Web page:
For instance, a manager may give the entire team the whole week off. Morale would skyrocket! But productivity would drop to zero for the week.
Morale-building activities like team outings and parties are important, but they can’t entirely replace work-related events and activities.
Morale-Building Activities Have Fantastic Temporary Results
Charity team events at annual meetings can be a great way to improve morale. These team-building exercises can combine a few nice results. First, they can generate great public relations without increasing the meeting cost. Also, if they are organized well, you can also boost morale and add some fun.
For instance, most conventions are going to have some type of entertainment. If nothing else, you will probably schedule a company outing of some kind. Instead of taking everyone to a ballgame, many companies opt for a charity bike build.
Or they might organize a team obstacle course to create gift boxes for soldiers.
When team members participate in an event like this, they build camaraderie. They see their coworkers in a different light. However, the drawback is that the team atmosphere created can be temporary. Morale has to be nourished every day.
If you just do one fun activity a year and nothing else, you may get negative results. As a result, you’ll want to schedule activities like this regularly. You will want the individual team members get to interact with each other in a fun way to build camaraderie.
For instance, let’s say you are a healthy person who eats well every day. Then, you have a fantastic three-course meal with your family and friends. That meal will be memorable. You will create an experience. However, if you are hungry every day and have the same meal, the next day, you will be hungry again.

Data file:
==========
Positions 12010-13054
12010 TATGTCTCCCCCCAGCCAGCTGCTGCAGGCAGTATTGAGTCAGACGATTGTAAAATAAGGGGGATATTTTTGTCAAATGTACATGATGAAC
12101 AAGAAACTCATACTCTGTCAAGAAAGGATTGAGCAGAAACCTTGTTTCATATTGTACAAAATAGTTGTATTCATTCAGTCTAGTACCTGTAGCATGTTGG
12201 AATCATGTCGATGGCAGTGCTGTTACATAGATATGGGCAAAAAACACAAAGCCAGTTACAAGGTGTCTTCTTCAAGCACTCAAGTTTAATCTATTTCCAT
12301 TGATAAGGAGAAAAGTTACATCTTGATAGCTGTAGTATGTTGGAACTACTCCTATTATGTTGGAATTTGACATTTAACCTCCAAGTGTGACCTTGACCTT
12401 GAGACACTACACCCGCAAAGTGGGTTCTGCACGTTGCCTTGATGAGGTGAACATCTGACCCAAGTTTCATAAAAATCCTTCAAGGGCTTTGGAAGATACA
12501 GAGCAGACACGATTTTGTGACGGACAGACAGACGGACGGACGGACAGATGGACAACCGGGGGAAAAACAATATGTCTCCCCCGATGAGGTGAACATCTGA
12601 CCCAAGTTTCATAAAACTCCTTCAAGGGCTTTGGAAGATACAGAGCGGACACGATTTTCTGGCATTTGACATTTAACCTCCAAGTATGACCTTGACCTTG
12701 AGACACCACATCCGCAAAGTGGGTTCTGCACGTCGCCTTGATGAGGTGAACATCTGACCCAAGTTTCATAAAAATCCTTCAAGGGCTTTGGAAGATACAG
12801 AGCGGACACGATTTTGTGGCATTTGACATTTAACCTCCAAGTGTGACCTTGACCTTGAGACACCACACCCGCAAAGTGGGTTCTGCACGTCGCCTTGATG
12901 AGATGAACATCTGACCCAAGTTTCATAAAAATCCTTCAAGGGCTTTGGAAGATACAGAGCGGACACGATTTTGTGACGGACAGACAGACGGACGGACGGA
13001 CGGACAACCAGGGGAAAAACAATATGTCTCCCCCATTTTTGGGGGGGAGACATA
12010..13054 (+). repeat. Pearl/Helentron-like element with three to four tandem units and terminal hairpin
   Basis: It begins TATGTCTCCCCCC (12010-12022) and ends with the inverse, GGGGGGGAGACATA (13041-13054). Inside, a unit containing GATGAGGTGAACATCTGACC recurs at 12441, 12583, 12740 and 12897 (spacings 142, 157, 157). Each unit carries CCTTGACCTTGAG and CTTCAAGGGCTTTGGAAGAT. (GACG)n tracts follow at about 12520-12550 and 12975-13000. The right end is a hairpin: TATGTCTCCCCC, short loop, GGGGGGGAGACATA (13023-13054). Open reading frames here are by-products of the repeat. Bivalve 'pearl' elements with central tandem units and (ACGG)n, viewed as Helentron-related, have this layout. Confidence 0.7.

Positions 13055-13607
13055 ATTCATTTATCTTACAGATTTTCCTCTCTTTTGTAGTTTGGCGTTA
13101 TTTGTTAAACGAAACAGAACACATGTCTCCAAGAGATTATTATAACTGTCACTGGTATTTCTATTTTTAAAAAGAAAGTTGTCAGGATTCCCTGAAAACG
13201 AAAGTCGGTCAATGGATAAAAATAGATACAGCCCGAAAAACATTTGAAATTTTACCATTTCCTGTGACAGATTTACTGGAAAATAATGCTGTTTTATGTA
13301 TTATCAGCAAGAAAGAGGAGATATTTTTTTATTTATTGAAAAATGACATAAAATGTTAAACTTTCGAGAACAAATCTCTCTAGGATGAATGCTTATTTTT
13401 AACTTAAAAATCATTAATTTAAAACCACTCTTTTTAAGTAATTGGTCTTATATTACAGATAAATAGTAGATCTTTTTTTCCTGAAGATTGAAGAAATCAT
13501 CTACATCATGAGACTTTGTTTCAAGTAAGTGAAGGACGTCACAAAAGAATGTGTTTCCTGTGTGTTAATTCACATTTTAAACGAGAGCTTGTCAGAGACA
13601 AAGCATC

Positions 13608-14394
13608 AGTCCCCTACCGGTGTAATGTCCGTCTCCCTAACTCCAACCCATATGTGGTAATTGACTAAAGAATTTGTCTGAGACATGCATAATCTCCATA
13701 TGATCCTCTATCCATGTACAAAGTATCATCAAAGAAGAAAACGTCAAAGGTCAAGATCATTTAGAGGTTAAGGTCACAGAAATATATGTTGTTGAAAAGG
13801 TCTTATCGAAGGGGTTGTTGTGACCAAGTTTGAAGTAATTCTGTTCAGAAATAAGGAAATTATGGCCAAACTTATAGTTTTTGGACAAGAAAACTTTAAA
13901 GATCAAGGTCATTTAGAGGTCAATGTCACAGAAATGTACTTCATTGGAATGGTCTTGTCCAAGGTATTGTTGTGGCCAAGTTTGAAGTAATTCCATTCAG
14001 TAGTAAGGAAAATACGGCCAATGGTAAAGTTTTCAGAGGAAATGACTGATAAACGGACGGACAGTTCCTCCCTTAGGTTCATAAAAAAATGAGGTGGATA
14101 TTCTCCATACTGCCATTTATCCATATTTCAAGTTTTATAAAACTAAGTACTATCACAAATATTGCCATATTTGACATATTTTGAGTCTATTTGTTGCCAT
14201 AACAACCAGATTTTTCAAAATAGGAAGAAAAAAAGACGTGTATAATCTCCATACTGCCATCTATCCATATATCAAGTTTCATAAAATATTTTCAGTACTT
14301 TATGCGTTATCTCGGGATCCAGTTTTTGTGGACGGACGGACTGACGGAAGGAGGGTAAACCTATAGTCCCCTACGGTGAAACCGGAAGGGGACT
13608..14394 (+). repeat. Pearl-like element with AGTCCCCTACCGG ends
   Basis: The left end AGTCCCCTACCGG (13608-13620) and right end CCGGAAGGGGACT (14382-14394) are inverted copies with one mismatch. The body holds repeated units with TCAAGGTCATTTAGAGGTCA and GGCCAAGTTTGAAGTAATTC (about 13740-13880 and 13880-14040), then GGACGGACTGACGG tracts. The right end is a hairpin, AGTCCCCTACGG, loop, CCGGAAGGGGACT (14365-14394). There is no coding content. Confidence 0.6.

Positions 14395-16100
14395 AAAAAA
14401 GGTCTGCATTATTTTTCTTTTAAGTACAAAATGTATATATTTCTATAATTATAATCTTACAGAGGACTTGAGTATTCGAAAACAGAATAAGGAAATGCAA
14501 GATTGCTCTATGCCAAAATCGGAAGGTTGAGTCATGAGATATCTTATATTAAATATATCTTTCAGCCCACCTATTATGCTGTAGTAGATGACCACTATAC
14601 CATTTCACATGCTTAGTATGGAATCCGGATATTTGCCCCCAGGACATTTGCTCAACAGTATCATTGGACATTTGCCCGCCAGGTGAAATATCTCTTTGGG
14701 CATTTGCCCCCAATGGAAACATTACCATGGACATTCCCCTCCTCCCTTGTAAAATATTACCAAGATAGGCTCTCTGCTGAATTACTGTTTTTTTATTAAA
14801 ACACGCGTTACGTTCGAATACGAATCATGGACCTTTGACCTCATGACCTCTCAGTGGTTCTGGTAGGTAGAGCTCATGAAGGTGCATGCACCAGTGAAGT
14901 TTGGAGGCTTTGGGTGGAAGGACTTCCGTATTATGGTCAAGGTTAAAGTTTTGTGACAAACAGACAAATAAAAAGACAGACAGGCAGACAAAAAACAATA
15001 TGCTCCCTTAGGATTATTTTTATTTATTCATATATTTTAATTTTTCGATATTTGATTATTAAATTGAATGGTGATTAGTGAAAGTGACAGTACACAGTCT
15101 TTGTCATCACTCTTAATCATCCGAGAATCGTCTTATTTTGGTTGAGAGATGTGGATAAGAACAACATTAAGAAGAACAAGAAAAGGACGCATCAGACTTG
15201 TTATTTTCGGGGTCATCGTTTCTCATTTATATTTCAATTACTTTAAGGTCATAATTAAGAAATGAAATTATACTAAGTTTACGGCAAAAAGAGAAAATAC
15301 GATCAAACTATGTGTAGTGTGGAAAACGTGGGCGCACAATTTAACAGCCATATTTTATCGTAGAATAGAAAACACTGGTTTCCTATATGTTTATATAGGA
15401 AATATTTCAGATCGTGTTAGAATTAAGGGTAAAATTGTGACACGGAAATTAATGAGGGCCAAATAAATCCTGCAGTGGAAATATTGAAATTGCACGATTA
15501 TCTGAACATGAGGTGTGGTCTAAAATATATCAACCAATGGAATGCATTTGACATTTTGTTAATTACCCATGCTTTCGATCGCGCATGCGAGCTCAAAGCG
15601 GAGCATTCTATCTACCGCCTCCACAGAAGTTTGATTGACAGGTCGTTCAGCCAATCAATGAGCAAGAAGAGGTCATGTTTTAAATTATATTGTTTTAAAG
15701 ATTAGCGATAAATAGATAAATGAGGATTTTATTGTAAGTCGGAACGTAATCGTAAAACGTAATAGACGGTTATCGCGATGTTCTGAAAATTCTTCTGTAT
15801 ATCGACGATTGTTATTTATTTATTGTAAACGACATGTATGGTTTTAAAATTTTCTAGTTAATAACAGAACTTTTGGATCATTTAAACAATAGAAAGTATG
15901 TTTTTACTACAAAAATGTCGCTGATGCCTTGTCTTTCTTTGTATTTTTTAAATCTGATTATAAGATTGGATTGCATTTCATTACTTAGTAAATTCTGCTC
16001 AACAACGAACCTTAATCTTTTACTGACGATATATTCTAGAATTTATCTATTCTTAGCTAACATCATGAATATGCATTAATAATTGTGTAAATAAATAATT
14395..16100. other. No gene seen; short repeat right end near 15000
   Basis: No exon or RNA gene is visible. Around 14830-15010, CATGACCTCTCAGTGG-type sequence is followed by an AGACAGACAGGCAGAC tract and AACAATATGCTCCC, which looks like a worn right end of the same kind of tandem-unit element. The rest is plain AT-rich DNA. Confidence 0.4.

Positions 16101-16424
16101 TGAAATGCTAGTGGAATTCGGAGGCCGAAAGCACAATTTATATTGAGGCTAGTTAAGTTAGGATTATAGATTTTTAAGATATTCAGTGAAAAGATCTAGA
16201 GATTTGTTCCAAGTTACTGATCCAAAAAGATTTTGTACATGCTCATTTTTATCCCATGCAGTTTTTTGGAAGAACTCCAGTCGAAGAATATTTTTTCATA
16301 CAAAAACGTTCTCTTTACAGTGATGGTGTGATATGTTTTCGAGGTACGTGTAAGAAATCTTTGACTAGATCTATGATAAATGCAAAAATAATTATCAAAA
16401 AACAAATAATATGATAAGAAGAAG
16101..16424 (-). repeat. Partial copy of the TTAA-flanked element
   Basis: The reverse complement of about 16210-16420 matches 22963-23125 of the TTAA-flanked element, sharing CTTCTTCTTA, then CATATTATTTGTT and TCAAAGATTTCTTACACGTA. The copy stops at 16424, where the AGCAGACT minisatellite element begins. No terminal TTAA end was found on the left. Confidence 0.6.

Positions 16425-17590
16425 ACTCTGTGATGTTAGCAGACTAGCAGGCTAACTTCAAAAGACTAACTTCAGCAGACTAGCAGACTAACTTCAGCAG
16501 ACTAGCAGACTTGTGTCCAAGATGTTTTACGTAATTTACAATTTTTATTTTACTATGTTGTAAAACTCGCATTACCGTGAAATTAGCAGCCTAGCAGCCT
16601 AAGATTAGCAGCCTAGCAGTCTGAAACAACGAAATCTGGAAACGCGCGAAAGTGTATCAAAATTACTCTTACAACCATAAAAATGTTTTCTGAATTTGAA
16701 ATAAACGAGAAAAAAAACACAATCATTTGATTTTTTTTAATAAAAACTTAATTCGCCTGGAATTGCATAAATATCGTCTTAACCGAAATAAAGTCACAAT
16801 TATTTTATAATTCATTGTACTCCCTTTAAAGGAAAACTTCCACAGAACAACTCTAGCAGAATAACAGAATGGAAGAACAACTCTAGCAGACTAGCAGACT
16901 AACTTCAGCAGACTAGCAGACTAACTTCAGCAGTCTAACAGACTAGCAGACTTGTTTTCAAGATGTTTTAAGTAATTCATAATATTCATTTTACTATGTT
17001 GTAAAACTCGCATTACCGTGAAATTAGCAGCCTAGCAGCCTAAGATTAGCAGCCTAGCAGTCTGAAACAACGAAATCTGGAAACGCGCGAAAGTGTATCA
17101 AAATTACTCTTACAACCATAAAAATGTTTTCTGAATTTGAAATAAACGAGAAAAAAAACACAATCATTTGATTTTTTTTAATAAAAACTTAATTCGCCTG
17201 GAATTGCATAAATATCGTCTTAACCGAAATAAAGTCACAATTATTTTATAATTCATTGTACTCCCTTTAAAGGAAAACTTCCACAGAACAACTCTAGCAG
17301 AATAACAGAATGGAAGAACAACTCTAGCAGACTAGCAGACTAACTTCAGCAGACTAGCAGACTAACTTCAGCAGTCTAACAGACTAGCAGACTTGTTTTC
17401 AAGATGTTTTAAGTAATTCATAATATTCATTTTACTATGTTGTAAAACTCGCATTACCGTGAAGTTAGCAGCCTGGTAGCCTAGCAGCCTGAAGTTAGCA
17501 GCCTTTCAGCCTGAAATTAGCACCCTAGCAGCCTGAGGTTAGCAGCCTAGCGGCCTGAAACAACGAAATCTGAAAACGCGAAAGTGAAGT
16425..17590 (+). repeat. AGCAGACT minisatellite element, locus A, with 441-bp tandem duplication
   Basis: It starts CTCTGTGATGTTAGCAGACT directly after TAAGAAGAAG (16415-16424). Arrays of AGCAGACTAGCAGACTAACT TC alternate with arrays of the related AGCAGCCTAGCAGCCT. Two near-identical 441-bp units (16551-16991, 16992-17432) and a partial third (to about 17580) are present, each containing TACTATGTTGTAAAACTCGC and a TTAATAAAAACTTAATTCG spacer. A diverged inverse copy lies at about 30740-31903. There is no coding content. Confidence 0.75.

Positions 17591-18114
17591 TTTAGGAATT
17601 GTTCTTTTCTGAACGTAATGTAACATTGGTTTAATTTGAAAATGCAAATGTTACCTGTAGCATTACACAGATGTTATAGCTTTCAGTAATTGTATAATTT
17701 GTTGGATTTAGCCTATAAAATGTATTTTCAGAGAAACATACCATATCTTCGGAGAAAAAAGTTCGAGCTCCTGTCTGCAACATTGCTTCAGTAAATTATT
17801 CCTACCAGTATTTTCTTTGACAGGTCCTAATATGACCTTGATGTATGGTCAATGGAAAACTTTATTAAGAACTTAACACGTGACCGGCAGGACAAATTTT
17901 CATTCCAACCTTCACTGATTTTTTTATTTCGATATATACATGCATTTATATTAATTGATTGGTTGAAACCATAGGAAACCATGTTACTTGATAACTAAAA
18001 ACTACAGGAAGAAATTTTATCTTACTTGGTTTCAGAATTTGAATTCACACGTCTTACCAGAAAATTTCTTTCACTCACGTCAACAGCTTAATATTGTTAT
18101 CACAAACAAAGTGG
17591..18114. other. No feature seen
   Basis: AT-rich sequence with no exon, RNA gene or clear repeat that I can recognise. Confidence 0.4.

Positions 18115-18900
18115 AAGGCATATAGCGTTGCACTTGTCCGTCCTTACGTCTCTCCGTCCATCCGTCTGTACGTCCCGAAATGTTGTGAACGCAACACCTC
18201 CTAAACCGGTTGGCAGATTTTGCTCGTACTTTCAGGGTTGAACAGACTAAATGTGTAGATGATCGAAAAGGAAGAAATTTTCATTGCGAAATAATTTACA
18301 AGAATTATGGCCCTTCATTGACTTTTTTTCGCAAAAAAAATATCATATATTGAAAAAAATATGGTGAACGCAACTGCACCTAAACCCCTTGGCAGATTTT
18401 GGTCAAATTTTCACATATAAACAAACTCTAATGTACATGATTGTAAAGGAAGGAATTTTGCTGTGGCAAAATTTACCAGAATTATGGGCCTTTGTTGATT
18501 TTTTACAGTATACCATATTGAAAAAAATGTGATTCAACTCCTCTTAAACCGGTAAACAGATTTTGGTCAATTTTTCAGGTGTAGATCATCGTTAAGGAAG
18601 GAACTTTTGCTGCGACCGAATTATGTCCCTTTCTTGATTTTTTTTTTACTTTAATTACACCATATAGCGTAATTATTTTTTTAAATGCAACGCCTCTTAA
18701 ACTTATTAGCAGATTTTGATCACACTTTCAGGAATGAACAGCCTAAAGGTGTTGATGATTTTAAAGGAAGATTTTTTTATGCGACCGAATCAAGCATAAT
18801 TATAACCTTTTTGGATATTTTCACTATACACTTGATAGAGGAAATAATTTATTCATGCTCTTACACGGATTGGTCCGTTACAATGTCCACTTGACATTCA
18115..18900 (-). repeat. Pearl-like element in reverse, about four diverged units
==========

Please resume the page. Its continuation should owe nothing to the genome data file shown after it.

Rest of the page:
Your team has to be nourished consistently, too.
Productivity-Building Team Activities Help Teams Build Skills
In addition to building morale, a team also needs to develop new skills in order to keep them productive.
Productivity-building activities are training or innovations that help teams do more with less. This may be as simple as investing in better tools. In other cases, sometimes we have to stop and sharpen the axe.
A woodsman was once asked, “What would you do if you had just five minutes to chop down a tree?” He answered, “I would spend the first two and a half minutes sharpening my axe.”
Here is an example. Our instructors sometimes travel two or more times per week. As a result, we may miss getting the best-priced travel fees. By the time we get back to the office from our current trip, it may be too late to get the best price for the next trip. And, on the road, we may be operating from our phones versus from a computer.